This is how Bosch subsidiary Bosch Sensortec (BST) produces the world’s smallest and most energy-saving sensor unit, the BMI160. Inside its housing, which measures just 2.5 x 3.0 x 0.8 millimeters, this unit contains an accelerometer and a yaw-rate sensor (gyroscope), among others. The BMI160 measures the orientation of smartphones with great precision. Other applications include tablets, wearables, remote control units, game controllers, head-mounted displays, and smart glasses. The problem is that today’s sensors draw too much electricity from mobile devices. But when the BMI160’s accelerometer and gyroscope are in full operational mode, its typical electricity consumption is just 950 microamperes – that’s less than half the standard in the market and is a world record.

“That means our chip can be running all day inside the smartphone and doesn’t have to be turned off when not in use to conserve the device’s battery,” says Torsten Ohms, who is responsible for developing this chip at Bosch Sensortec. One application sees a smartphone using the sensors to record all its user’s activities throughout the day, so it can then report how much energy the user expended traveling to work, walking around the office, or going up and down stairs. “People who want to lose weight can for instance choose what to have for dinner based on how many calories they’ve burned that day,” Ohms says.

To save energy, one of the things he and his colleagues have done is refine the chip’s silicon structures even further. It now converts movements into electricity even more efficiently than before, so it takes less energy to amplify the weak electrical signals. In addition, the sensor can store its own data, rather than constantly transmitting them to the smartphone’s particularly energy-hungry main processor. “What’s more, we switch off parts of the BMI160 when they’re not needed,” Ohms explains. “If a smartphone is just lying motionless on the table for two hours, there’s no need for the sensor to be calculating the yaw rate. So the gyroscope stays switched off – until the accelerometer detects motion, when it switches back on again.”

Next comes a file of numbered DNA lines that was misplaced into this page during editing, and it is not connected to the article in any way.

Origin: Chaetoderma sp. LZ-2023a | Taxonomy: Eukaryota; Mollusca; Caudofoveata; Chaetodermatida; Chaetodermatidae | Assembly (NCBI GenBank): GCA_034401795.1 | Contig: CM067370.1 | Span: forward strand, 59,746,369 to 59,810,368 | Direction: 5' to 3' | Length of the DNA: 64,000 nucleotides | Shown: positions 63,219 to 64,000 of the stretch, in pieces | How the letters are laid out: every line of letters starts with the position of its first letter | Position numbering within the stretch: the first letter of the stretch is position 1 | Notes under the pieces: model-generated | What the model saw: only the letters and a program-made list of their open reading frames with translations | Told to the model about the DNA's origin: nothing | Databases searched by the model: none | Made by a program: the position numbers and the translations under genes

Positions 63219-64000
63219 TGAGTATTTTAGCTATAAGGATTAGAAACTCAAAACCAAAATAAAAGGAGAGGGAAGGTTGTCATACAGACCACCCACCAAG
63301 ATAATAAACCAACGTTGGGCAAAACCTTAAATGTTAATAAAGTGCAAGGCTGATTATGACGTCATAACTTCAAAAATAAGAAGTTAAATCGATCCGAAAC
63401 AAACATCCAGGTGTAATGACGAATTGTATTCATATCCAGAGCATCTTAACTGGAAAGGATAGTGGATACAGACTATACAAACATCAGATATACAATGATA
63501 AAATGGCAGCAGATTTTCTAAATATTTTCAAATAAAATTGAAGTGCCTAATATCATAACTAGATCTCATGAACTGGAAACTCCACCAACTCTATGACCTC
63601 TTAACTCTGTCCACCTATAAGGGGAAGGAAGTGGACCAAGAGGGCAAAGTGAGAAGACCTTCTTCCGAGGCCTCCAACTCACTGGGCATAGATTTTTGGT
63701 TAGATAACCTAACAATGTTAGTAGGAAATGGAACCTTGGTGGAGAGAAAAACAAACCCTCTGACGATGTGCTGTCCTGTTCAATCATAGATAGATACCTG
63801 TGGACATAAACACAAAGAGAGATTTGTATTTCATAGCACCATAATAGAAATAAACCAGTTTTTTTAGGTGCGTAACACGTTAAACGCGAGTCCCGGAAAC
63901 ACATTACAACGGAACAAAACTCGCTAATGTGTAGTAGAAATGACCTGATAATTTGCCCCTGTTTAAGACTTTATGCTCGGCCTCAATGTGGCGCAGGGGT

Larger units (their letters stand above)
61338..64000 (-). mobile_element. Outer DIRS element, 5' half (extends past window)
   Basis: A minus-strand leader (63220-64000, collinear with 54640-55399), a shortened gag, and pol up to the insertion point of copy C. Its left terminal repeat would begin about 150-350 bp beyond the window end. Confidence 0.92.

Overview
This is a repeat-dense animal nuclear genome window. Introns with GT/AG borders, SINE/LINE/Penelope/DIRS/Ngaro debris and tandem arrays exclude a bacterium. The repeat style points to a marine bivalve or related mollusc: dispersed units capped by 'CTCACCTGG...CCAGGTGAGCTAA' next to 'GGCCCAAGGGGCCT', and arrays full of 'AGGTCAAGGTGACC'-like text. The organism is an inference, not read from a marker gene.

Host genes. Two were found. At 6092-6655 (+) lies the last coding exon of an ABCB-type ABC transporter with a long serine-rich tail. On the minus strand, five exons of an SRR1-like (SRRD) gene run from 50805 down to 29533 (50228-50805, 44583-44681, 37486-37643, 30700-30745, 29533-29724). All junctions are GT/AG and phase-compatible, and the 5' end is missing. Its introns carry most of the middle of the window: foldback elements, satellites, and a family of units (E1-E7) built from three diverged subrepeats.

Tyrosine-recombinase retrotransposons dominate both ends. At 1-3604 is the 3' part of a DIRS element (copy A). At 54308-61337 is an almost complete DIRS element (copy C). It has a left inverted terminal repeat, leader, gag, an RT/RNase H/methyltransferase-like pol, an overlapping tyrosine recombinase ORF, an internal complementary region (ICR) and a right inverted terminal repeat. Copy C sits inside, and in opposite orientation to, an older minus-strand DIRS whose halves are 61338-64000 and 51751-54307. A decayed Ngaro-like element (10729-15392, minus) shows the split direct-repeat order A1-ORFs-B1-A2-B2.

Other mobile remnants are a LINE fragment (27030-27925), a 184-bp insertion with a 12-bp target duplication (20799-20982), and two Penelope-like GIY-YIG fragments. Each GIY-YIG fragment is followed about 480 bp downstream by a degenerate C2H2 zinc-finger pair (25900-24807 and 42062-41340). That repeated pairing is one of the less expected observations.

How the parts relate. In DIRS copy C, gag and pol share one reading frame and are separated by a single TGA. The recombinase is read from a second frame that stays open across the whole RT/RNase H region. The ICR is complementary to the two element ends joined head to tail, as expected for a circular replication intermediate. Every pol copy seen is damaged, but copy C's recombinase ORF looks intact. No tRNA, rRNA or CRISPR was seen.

Details on the boilers at Valenzi:
Details on the BMI160 sensor:

Readers’ contact (sensors):
Tina Horstmann,
phone: +49 7121 35-35924

The Bosch Group is a leading global supplier of technology and services. It employs roughly 375,000 associates worldwide (as of December 31, 2015). The company generated sales of 70.6 billion euros in 2015. Its operations are divided into four business sectors: Mobility Solutions, Industrial Technology, Consumer Goods, and Energy and Building Technology. The Bosch Group comprises Robert Bosch GmbH and its roughly 440 subsidiaries and regional companies in some 60 countries. Including sales and service partners, Bosch’s global manufacturing and sales network covers some 150 countries. The basis for the company’s future growth is its innovative strength. Bosch employs 55,800 associates in research and development at 118 locations across the globe. The Bosch Group’s strategic objective is to deliver innovations for a connected life. Bosch improves quality of life worldwide with products and services that are innovative and spark enthusiasm. In short, Bosch creates technology that is “Invented for life.”

The company was set up in Stuttgart in 1886 by Robert Bosch (1861-1942) as “Workshop for Precision Mechanics and Electrical Engineering.” The special ownership structure of Robert Bosch GmbH guarantees the entrepreneurial freedom of the Bosch Group, making it possible for the company to plan over the long term and to undertake significant up-front investments in the safeguarding of its future. Ninety-two percent of the share capital of Robert Bosch GmbH is held by Robert Bosch Stiftung GmbH, a charitable foundation. The majority of voting rights are held by Robert Bosch Industrietreuhand KG, an industrial trust. The entrepreneurial ownership functions are carried out by the trust. The remaining shares are held by the Bosch family and by Robert Bosch GmbH.

Additional information is available online at and,

PI8665 - November 27, 2014